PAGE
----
With a population density of roughly 29 people per square kilometer and vast swaths of the country inaccessible due to ongoing insecurity or lack of infrastructure, there are a host of challenges in DRC impeding the collection of comprehensive data about national prevalence of HIV as well as treatment options available to the population. Prior to the country dialogue, the Global Fund worked closely with government and technical partners to develop a clearer picture of the disease burden and agree to set indicators that would generate baseline data for future interventions.

National HIV prevalence was determined through demographic and health surveys supported by UNAIDS and the World Health Organization (WHO) at 1.1%, although some regional analysis suggests that in some parts of the country, generalized prevalence is as high as 8%. Among men who have sex with men (MSM), that figure crests to above 31%, although data is limited to predominantly urban centers. Some 75,000 people in DRC are under anti-retroviral treatment.

Given the challenges of distance and terrain and the diverging prevalence figures, the notion of inclusive national dialogue was considered especially appropriate for DRC. However participants in the meeting in Kinshasa repeatedly noted how difficult it would be to turn regional recommendations into a cohesive national strategy. Aidspan understands from many who attended the meeting that it led to some criticism that the concept note developed from the meeting would not be ambitious enough, and working estimatesof target figures too low to adequately tackle the disease in accordance with recommended guidelines.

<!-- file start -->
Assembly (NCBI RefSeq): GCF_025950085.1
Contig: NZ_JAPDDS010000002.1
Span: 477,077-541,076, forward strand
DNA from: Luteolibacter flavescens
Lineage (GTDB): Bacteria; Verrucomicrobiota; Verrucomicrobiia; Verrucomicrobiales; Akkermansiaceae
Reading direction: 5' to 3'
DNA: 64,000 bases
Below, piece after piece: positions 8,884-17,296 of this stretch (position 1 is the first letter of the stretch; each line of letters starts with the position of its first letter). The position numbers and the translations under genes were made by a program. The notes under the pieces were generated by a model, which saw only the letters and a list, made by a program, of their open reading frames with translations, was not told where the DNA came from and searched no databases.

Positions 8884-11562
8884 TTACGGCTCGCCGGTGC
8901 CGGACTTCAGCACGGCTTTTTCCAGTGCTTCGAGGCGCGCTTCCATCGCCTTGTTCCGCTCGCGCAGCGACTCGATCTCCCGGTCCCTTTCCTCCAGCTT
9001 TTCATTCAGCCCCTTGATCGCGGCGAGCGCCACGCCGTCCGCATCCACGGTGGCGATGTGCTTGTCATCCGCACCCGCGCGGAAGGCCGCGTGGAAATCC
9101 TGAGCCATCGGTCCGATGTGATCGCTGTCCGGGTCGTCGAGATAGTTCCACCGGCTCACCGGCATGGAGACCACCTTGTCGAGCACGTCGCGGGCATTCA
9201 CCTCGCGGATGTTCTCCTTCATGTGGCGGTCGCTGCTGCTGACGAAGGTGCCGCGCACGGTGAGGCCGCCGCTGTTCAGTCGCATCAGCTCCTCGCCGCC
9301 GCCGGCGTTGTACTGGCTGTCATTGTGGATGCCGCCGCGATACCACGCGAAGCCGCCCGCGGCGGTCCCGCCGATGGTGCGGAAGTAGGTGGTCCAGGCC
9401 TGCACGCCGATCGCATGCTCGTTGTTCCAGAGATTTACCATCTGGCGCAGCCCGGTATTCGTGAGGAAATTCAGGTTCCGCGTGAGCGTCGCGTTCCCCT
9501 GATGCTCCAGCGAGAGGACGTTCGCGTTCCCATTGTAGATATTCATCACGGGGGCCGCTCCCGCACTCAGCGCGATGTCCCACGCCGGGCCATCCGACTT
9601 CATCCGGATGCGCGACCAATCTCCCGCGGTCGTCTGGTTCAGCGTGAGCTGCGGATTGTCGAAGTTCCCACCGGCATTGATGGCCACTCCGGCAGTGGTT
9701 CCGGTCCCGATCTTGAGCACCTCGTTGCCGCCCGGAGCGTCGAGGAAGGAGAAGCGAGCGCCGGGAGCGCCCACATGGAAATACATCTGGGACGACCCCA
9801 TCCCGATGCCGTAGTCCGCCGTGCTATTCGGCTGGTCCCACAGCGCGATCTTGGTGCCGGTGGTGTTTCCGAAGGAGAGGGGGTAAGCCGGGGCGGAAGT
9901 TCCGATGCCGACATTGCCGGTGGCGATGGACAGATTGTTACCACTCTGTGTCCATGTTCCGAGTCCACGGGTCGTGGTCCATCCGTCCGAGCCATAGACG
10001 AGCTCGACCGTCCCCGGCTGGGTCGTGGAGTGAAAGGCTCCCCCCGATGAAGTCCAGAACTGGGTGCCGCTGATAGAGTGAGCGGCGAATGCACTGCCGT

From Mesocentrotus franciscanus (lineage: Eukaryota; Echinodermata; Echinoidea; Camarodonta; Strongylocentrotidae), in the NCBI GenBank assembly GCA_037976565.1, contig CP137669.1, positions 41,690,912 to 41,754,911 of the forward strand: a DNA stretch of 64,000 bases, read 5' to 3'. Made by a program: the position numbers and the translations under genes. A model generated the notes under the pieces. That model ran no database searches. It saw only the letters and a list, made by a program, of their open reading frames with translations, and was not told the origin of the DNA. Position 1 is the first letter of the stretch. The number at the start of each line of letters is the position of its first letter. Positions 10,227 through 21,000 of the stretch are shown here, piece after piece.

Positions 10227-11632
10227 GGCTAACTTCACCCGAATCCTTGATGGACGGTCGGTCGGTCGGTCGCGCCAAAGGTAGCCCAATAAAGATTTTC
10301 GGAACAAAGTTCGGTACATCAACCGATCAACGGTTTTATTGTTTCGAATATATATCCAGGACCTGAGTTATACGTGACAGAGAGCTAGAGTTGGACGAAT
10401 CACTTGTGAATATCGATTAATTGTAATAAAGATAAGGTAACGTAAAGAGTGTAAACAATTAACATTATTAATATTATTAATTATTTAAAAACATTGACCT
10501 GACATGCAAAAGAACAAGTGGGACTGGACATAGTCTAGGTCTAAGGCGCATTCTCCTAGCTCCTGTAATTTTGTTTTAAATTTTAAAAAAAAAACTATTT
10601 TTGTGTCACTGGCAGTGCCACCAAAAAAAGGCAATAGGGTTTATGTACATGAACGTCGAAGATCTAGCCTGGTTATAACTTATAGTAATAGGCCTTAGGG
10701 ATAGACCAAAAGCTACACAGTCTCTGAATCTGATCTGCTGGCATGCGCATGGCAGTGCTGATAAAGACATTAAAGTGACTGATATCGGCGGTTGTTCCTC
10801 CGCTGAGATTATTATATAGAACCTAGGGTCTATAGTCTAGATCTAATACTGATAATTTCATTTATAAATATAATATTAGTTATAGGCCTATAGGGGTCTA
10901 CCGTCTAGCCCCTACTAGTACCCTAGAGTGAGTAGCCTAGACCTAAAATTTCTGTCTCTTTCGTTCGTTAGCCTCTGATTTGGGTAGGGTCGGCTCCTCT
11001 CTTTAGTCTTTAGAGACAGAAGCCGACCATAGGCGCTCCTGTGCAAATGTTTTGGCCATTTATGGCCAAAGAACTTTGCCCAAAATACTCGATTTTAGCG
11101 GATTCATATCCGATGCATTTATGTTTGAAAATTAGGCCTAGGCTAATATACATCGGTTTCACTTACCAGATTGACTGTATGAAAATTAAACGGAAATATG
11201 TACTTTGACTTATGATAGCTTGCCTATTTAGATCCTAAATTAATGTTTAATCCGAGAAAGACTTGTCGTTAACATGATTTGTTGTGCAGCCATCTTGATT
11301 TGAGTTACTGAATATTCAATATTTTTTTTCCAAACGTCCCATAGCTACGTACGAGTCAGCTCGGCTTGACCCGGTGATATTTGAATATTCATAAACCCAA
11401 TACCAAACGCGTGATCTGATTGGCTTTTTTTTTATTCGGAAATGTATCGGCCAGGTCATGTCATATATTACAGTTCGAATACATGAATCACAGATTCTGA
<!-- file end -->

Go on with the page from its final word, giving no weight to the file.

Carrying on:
The inclusive nature of the country dialogue process also underscored how different this way of working is compared to past proposal development for Global Fund grants in DRC. Centralized decision-making in the past, while imperfect, did occur in line with timelines imposed during the application process.

Now, however, by mandating participation from across the country, the Fund placed an additional burden on the CCM which, while not onerous and generally welcomed, brought with it considerable logistical and budgetary complications. These considerations have been at the root of significant delays in convening the country dialogue, stakeholders told Aidspan.

The transition into the NFM has also brought with it a raft of changes in procedures that have also been difficult to fully explain to all of the parties in the process due to the complicated geo-political terrain in DRC. This has prompted a wider call for technical partners to improve their roles of providing clarification and guidance during the NFM grant application process. The CCM has itself faced challenges in fully integrating the new requirements and procedures in order to prepare the necessary documents and plans upon which to base the concept note.

DRC has until the end of 2014 to finalize its proposal, when current funding, worth some $130 million, will expire. The next steps for the HIV concept note require an assessment of the CCM’s eligibility and the validation of the selection of the principal recipients. Currently, there is dual-track financing for HIV, with organizations including CORDAID and Santé Rurale (SANRU) joining the government as PRs. Barring any requests for amendments to the concept note, DRC should receive notification of its funding allocation for HIV by mid-April.